Major electricity generator Contact Energy Ltd has warned national grid transmission lines would be unable to cope with the extra electricity produced by the Kaiwera Downs wind farm and other wind farm projects planned for the south.
The complexities of electricity generation and marketing took up much of yesterday as the Gore District Council-Environment Southland joint resource consent hearing for the wind farm, near Mataura, entered its second week.
Contact Energy says it supports the consent application from its competing electricity generator and Kaiwera Downs backer, TrustPower.
However, it does not want TrustPower to feed electricity from its turbines into the national grid until transmission lines were upgraded to cope with the extra load.
Contact Energy market and dispatch manager Boyd Brinsdon conceded he did not know when or even if that would happen.
A feature of the South Island system was that installed generating capacity in Otago and Southland significantly exceeded local demand, making the area a major exporter of power, he said.
The three 220kV circuits that carry electricity north to the Waitaki Valley, were, at times, already at capacity, while there were constraints on the Cook Strait high-voltage cable, Mr Brinsdon said.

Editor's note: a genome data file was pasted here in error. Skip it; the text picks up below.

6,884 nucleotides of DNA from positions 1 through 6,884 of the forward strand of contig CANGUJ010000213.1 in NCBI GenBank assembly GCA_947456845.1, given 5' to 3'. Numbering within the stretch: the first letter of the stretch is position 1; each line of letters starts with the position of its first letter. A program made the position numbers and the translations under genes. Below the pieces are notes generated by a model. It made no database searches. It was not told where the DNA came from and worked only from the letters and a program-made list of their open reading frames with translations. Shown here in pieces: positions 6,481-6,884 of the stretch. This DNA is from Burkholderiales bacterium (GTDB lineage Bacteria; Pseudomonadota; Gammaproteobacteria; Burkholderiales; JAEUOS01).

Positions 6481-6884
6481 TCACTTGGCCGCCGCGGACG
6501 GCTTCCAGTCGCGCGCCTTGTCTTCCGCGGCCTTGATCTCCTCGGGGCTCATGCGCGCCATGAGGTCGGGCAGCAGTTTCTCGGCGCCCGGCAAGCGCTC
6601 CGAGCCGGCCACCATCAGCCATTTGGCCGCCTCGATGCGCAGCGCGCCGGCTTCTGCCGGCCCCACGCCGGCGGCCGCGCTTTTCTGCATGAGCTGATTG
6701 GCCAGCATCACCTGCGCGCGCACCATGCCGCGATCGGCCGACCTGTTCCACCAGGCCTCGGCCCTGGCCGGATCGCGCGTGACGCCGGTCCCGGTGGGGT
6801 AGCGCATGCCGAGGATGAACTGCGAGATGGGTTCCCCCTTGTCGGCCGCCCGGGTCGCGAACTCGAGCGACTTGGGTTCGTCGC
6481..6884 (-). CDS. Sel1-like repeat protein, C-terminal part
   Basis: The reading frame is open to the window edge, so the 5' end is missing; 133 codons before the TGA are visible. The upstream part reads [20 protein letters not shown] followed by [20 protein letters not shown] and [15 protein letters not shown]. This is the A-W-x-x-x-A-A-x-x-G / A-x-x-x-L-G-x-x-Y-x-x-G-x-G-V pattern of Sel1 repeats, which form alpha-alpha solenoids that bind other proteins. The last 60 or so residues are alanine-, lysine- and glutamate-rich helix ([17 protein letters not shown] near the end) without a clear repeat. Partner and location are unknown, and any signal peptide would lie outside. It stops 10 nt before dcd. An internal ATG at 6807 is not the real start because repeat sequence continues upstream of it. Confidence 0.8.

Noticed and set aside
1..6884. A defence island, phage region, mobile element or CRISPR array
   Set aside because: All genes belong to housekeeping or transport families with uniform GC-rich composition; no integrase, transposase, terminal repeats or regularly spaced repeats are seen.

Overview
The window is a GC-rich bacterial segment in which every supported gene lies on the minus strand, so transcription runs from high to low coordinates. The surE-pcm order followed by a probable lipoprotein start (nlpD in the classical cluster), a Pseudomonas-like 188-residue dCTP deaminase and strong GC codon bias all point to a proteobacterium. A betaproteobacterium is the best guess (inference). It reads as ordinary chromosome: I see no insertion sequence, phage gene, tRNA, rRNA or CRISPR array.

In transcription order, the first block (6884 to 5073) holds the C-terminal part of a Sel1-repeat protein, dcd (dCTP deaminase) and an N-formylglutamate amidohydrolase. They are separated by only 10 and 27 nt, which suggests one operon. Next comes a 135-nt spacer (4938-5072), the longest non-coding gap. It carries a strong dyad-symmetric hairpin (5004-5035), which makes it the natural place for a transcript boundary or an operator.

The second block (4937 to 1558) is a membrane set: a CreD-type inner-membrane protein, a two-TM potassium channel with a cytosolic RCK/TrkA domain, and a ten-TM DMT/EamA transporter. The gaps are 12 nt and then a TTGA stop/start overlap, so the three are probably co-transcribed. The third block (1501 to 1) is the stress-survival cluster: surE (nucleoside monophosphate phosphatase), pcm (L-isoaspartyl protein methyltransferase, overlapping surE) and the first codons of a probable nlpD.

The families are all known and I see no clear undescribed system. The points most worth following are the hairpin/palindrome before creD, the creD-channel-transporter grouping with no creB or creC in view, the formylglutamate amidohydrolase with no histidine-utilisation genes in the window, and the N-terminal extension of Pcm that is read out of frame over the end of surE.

Contact Energy has also argued transmission limitations for its rivals’ Mahinerangi and Project Hayes wind farms which were granted consent late last year. It has lodged appeals against both with the Environment Court.
Contact Energy legal counsel Susan Newell said if Kaiwera Downs and other wind farms came on stream, it would adversely affect hydro-generation plants.
Should these plants be stopped from feeding into the national grid because wind farm-generated electricity was dispatched first and put transmission lines at capacity, water would have to be spilled from the limited hydro storage ponds.
This was a waste of a renewable energy source, she said.
If the end result of new wind generation from Kaiwera Downs was just to substitute existing renewable generation, such as hydro, then there was no contribution to meeting electricity demand or reducing greenhouse gas emissions, Ms Newell said.
Meanwhile, the hearing panel was advised of revised consent conditions, relating to noise, worked out between the council’s noise expert Nigel Lloyd and TrustPower’s consultant Nevil Hegley.
Mr Lloyd said the maximum noise level, when the turbines were operational, should be lifted 5dBA to 40dBA from his original recommendation.
The exceptions were two houses on the downwind side or east of the wind farm. The maximum level at the Alexander and Blakely homes should stay at 35dBA, he said.
The hearing continues today with Kaiwera residents opposed to the project having their say.
By Sonia Gerken
8 April 2008
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